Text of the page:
Roadtrip: Take me out to the ball game!
Guest Roadtripper Jake Oakman, backroads Indiana traveler and history enthusiast, points out that baseball season is here and that Indiana is ripe with destinations for a baseball Roadtrip.
Jake tells us that Parkview Field in Fort Wayne was built as the new home of the Midwest League's Fort Wayne TinCaps in 2009, replacing the old Memorial Stadium. The stadium is also one of the central components of the Harrison Square revitalization project in downtown Fort Wayne. Why "TinCaps"? The team name was adopted when they moved into the new stadium and alludes to the character of Johnny Appleseed, based on the real-life John Chapman. Chapman, who spent his later years in Fort Wayne and is buried there, is often depicted in fictionalized versions of his life as wearing a tin cooking pot on his head.
While Parkview Field is one of the newest Midwest baseball venues, Bosse Field in Evansville is among the oldest. It opened in 1915 and is still going strong as the home field for the professional minor league Evansville Otters of the independent Frontier League; it hosts high school and American Legion games as well. The historic stadium was also used by Columbia Pictures for filming numerous game scenes in the 1992 comedy-drama, A League of Their Own.
Enjoy your spring Roadtrip!
Hoosier History Live guests look and sound great in their 90s!
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April 7, 2018 - Upcoming
Faculty war of 1832: Early IU history
In 1832, there were only three faculty members at what is today Indiana University - and those three became embroiled in a bitter feud with aspects that remained a mystery until recent years.
We will explore the early faculty war at the school known as State Seminary when it was founded in 1820 in Bloomington. It had become Indiana College with two dozen students by 1832, when colorful Andrew Wylie was serving as the first president. Wylie had been preceded on campus by Rev. Baynard Rush Hall, a Presbyterian minister who had been hired as the school's first professor.
They were the central figures in the faculty war, which one of our guests, IU historian Jim Capshew, says became fodder for a "durable legend." The war was sparked by what Jim describes as "mysterious, unsigned letter" addressed to Hall with blistering descriptions of him as "indolent, careless, superficial and shamefully neglectful of his duties."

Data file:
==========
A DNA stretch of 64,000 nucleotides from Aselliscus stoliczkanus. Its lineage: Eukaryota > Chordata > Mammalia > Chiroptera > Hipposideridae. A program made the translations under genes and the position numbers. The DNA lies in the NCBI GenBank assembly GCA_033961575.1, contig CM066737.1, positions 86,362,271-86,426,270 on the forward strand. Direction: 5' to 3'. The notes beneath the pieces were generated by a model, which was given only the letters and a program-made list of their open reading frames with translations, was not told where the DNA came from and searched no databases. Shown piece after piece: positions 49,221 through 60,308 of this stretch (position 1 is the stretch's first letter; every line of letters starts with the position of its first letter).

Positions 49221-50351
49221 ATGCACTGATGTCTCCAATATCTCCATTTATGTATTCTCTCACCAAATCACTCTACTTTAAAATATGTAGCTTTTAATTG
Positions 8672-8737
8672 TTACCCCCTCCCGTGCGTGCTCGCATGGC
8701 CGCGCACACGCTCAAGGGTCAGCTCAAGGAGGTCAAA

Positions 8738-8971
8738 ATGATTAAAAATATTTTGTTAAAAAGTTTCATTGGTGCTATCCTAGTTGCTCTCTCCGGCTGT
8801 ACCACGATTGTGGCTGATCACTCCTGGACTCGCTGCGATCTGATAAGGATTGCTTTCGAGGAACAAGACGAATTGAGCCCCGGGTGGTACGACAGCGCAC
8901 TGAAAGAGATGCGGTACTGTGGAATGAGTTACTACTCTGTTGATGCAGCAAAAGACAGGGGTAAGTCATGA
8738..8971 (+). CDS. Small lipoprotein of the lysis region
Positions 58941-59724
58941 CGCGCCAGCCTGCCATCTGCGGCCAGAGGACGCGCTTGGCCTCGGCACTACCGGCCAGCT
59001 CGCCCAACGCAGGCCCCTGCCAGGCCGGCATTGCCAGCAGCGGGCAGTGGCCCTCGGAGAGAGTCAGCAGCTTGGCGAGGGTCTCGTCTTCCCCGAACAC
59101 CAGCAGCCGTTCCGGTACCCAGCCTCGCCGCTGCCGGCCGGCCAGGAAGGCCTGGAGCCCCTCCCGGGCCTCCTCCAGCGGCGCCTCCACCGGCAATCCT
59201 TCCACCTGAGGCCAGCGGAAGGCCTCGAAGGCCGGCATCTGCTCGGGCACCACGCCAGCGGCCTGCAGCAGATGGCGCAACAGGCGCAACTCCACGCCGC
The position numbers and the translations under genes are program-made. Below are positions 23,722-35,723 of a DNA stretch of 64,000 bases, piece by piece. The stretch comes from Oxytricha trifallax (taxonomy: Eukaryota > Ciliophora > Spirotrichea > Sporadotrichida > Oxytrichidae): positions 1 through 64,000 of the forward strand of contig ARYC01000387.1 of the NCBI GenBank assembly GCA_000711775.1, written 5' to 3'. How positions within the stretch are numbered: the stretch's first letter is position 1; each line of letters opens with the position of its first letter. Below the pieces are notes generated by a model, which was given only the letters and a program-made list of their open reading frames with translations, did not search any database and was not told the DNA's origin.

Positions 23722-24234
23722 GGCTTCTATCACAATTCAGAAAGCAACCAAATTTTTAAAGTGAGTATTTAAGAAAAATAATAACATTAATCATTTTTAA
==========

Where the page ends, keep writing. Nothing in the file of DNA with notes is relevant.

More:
The identity of the letter writer was not publicly revealed for 177 years. In 2009, our other guest, author and historian Dixie Kline Richardson, revealed the identity in her book Baynard Rush Hall: His Story, the only biography of IU 's historic professor, who taught ancient languages.
In addition to exploring the faculty war and the lives of Wylie (1792-1851), who died following a wood-chopping accident, and Hall (1793-1863), we will explore the Wylie House, the restored home of the first IU president. Built in a blend of Federal and Georgian styles during the 1830s, it is now a house museum open for tours and the setting for concerts and other cultural events. The Wylie House (where the first president and his wife, Mary Ann, lived with 10 of their 12 children) is listed on the National Register of Historic Places.
During our show, Jim Capshew also will describe some of the events planned for the IU Bicentennial in 2020. Jim was our guest for a show in May 2012 about the life of Herman B Wells, the longtime chancellor and president often called "Mr. IU." Jim is the author of a widely acclaimed biography of Wells, for whom he worked as a personal assistant during his junior and senior years of college at IU.
Our guest Dixie Kline Richardson became intrigued by the life of Hall (who left Bloomington in 1832 after the faculty war) when she was a staff writer for the Spencer Evening World newspaper in Owen County during the 1970s. She spent years researching her book about Hall, who suspected Wylie had written the scathing letter. Wylie, though, denied it.The third faculty member in the earliest years of IU was John Harvey, a professor of mathematics and science; he sided with Hall in the faculty war that was an inauspicious beginning for the university that would become the alma mater of hundreds of thousands of students.